Non-invasive time sampled venous pressure detection for research and clinical applications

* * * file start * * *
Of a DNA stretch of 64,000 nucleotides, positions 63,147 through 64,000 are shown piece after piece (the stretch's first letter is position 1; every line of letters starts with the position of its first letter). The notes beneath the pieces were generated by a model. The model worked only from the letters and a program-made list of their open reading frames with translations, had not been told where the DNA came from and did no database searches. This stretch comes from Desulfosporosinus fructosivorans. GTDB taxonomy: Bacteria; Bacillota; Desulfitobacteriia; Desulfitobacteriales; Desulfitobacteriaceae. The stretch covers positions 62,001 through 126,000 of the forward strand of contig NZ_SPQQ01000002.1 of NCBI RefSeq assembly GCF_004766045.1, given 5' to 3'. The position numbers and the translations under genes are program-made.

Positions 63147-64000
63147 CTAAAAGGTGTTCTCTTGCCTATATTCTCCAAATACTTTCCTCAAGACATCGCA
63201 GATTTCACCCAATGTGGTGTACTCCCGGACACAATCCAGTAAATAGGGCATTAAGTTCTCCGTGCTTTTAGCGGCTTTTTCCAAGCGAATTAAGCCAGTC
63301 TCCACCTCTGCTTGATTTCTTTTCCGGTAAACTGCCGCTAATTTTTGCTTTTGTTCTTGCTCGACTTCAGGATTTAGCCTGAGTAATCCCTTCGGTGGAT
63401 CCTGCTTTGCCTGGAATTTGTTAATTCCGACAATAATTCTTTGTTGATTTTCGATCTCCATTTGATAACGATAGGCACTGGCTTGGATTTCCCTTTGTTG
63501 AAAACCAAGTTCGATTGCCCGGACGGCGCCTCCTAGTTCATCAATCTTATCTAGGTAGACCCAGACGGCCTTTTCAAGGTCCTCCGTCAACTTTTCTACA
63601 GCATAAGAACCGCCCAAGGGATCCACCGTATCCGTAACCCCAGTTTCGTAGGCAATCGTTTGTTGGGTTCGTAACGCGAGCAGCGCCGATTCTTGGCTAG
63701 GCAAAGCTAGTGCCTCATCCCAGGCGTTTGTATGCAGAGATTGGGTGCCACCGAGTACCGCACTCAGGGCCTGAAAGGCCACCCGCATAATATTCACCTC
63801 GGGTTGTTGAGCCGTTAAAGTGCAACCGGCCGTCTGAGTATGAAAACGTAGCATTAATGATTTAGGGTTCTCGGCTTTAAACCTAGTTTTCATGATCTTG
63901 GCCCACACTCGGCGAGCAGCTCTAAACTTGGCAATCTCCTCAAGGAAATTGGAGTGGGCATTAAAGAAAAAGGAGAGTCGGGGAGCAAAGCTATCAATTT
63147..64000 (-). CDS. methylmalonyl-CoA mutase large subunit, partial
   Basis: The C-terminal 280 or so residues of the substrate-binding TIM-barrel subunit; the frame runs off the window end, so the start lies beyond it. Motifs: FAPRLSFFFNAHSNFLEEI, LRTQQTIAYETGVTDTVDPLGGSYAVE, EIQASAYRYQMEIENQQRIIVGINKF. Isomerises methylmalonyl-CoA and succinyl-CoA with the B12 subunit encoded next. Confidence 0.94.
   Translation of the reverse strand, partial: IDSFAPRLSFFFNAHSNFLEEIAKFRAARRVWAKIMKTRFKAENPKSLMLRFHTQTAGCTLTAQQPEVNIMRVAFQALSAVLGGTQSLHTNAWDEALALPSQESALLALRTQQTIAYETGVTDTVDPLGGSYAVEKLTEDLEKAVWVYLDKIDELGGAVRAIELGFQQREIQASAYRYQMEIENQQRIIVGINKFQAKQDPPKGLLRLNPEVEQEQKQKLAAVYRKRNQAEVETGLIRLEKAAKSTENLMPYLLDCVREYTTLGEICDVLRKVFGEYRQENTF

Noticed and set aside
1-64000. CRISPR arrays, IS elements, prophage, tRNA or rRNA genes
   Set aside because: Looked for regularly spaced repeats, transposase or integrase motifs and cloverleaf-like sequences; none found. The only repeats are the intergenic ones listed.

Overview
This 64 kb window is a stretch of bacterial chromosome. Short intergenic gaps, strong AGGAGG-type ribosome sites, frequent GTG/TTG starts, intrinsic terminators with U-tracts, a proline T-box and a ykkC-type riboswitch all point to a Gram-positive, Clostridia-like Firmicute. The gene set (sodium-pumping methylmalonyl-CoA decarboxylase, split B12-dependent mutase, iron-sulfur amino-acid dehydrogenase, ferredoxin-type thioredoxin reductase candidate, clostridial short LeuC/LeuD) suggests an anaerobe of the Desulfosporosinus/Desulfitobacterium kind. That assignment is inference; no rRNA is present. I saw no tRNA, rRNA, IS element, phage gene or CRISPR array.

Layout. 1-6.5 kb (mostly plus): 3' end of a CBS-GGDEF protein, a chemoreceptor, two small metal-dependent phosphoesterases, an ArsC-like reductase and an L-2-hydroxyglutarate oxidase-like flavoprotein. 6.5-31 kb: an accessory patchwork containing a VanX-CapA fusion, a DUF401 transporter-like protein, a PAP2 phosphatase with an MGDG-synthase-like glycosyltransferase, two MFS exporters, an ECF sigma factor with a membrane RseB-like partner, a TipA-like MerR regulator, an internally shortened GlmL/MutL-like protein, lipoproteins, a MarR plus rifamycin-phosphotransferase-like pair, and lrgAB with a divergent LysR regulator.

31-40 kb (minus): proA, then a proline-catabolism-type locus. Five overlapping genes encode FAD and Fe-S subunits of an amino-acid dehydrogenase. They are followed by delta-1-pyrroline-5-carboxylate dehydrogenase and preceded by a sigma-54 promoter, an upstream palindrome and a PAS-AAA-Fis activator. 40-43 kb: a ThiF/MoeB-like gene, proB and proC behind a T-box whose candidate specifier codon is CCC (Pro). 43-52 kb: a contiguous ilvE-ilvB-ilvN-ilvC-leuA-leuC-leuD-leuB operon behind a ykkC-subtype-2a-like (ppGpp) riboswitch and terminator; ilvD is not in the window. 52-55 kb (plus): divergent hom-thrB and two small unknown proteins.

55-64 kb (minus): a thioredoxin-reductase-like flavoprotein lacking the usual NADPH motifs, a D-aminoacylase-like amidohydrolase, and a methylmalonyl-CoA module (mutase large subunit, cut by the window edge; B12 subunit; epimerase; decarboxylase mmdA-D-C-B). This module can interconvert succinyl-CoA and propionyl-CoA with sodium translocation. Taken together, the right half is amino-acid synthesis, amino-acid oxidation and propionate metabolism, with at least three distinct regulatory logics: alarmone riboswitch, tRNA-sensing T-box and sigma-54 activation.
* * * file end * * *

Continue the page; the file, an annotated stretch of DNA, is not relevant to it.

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The venous system of the lower limbs has unique anatomy that provides a skeletal muscle pump for the transport of blood against the hydrostatic gradient of erect postures. This muscle pump enables the regulation of venous pressures in the legs and is essential to maintain healthy tissue in the lower extremities. Chronic venous insufficiency and chronic venous ulcers are severe, related disease states associated with elevated venous pressures of the lower limb. The development and evaluation of new therapies for these diseases requires quantitative information about the haemodynamics of the venous system in normal, pathologic, pre-therapeutic, and post-therapeutic states. The diagnostic methods and instruments for venous system evaluation and clinical diagnosis are reviewed with respect to their historical and contemporary capabilities and limitations. Their progression has moved toward non-invasive modes, culminating in the widespread use of duplex ultrasonography. The practice of duplex ultrasonography for the assessment of venous diseases leverages the structure, flow, and velocity data rendered by this technology. However, the observation of dynamic venous pressures with ultrasonography is not currently available, and there is an unmet need for non-invasive venous pressure capability congruent with duplex ultrasonography. A novel method of assessing venous pressures using a time-sampled pressure probe (TSVPP) with ultrasonically imaged vessels is proposed. A set of requirements to define this instrument is developed from the vascular physiology and anatomy, and from the characteristics of contemporary ultrasound imagers. A proof-of-concept prototype is designed, fabricated and tested using artificial structures. The device and methods are optimized and then tested in animal models. A healthy human study is conducted using 12 volunteers. The evaluation of the TSVPP in animal models demonstrated the feasibility of the instrument. R2 fit values of 0.94 to 0.98 were achieved in Slow and Very Slow sampling modes. The results of the healthy volunteer study included 64 successful static pressure estimations from 72 observations. Over the 64 valid results, the mid and high pressure average error was within +/- 10%. Ambulatory venous pressure measurements were attempted using the slow sampling mode, and 5 of 9 attempts demonstrated a pressure recovery characteristic consistent with the classical ambulatory venous pressure response. This thesis has explored a novel concept in venous pressure measurement and has extended the knowledge of its potential and limitations with qualitative and quantitative evidence. The results support an assertion that the TSVPP has promise for improving our insights into clinical diseases of the venous system. Further, the TSVPP can be developed as a useful tool for evaluating the effects of venous therapies designed to reduce venous stasis and hypertension. A foundation of conceptual work, bench evaluation, pre-clinical tests, and clinical study has been established. Future development of the concepts and implementations discussed appear justified from the potential intellectual, clinical, and societal benefits that can be associated with the product of this work
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